Illinois Turnaround Begins - Turning Illinois around is going to take a lot of work, and that work will be done slowly and deliberately, one step at a time. The first real step was this week, when Speaker Madigan and President Cullerton finally agreed to allow Governor Rauner to fill the $1.6 billion budget hole in the current fiscal year budget. All Republicans voted in favor of the compromise, along with fewer than half of the Democrats.
The shortfall was built into the fiscal year 2015 budget last year, both because the General Assembly deliberately underfunded various items in that budget and because Gov. Quinn instructed his department heads to ignore their budgeted amounts and “spend as much money as you think you need.” I wish I were making this up, but it’s true: those department heads have gone on the record to affirm they were told to ignore the amount of money they’d been budgeted.
This emergency situation had placed at grave risk Illinois’ child care programs, prisons, courts, and services for the mentally ill and developmentally disabled. It wasn’t painless—there were some funds that were swept and temporary cuts that were made—but the Governor will now be able to keep these vital services going through the end of June. After Easter, the General Assembly takes up the full year budget for fiscal year 2016, which begins this July 1. We’ll also start looking at Gov. Rauner’s job creation, government reform, and education reform packages.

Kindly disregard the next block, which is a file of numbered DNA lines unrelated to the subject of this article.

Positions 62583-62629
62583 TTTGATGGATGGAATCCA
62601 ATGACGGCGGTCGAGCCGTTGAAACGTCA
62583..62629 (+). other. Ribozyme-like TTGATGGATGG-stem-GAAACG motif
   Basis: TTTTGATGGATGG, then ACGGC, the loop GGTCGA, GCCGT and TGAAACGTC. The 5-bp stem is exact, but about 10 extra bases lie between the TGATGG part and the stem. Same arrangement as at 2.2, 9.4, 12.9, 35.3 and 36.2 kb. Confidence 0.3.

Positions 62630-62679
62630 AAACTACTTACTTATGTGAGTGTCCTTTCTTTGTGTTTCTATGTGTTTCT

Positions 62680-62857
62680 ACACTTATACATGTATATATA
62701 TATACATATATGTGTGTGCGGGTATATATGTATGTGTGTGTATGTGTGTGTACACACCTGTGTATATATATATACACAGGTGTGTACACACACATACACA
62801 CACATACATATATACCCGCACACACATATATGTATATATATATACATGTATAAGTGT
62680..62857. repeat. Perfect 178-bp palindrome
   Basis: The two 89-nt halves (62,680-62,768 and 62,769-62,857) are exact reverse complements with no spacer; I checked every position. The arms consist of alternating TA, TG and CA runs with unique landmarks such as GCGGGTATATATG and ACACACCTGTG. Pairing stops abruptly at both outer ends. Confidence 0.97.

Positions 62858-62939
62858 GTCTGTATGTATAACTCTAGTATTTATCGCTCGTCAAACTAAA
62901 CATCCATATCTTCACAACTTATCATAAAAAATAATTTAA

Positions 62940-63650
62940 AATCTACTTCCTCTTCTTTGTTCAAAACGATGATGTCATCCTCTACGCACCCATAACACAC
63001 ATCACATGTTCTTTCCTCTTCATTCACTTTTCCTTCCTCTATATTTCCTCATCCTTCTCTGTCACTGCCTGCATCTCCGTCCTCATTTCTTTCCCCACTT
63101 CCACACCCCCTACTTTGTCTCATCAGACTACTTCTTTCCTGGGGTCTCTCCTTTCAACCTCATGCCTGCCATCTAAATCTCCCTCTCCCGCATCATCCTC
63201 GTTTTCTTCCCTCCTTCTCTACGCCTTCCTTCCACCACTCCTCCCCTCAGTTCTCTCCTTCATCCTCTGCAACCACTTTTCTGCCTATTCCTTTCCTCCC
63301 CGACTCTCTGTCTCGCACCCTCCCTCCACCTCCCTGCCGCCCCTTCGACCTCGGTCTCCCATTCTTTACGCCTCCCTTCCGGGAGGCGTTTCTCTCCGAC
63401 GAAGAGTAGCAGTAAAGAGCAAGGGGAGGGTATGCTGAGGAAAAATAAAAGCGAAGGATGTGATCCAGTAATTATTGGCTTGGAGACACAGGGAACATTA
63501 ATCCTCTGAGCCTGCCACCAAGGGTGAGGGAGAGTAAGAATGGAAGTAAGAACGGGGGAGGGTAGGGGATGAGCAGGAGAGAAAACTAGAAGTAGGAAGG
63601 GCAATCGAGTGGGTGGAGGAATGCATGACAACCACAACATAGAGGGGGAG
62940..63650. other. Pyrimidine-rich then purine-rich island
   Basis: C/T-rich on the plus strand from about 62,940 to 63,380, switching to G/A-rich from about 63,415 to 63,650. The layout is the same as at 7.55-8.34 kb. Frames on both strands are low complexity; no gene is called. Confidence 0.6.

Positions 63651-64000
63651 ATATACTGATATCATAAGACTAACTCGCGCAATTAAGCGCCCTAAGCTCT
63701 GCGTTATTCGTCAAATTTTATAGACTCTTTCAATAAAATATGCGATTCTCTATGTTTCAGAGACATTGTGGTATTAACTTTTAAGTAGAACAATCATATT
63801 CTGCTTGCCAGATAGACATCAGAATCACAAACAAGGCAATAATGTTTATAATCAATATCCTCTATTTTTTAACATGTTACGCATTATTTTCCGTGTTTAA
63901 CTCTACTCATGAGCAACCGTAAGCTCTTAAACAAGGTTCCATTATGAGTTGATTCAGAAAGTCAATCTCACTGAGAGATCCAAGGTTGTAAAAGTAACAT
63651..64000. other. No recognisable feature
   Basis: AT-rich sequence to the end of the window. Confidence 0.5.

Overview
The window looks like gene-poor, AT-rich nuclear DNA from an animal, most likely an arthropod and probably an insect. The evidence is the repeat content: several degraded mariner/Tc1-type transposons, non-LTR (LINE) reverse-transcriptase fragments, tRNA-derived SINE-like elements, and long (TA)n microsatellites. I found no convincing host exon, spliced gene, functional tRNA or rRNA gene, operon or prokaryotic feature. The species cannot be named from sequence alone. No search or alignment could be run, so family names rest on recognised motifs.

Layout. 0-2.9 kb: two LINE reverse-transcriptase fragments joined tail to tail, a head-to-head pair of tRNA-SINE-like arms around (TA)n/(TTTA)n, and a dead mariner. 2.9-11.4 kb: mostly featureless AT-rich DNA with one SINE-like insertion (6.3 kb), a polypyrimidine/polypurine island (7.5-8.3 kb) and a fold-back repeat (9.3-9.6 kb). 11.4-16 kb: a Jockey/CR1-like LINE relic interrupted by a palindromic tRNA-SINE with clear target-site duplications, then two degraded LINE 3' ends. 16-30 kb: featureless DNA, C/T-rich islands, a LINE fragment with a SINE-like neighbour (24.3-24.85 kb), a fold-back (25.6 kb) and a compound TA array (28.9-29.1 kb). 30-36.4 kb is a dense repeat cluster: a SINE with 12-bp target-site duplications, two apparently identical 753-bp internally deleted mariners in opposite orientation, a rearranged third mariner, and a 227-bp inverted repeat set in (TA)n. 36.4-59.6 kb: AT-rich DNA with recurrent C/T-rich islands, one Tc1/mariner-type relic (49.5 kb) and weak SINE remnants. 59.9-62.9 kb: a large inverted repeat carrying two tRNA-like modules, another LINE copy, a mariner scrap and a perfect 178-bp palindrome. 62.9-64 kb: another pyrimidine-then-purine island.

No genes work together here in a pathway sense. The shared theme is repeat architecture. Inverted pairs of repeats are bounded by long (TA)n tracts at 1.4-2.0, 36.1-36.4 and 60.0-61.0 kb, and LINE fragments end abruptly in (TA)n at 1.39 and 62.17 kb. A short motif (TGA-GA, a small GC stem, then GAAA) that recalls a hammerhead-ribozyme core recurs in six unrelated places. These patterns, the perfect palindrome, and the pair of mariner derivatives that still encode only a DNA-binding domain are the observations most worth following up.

“Pulling a Breen” - With all the corruption and mismanagement of the state government, one of the top concerns of our new General Assembly members is whether they’ll be able to “make a difference.” We’re blessed to have a number of highly accomplished people in our freshman class of legislators—these are folks who are used to succeeding in a variety of public and private settings.
Well, the other day, I got a little sign that I’m making a difference, during a hearing of one of the almost 50 committees in the House.
A Democratic representative, from the City of Chicago, was questioning a witness about a bill, and midway through, he said, “I’m doing something I call, ‘pulling a Breen’ … I’m actually reading the bill!”
Reading bills seems like the most normal behavior to me, but apparently it was not the way business has been done in the General Assembly. However, since we’ve got one Republican and one Democrat doing it, the practice is now “bipartisan.” With any luck, we’ll get more folks to read the bills that come before us!
Final bills - This past week was the deadline to bring bills out of committee, with only 13% of all bills being forwarded from committees to the floor. In addition to my bill to restrict government tracking of citizens using license plate readers, two more bills that used the same language as several of my bills made it out of committee: the “Breuder Rule,” which limits excessive community college severance packages in the wake of the scandal of the College of DuPage Board of Trustees awarding the college president an over $750,000 severance, and the “Lombard Model,” which would require the posting of local government salaries and spending online across the state, just like we’ve done in Lombard. Now begins the hard work of gaining the 60 votes necessary to pass these bills out of the House.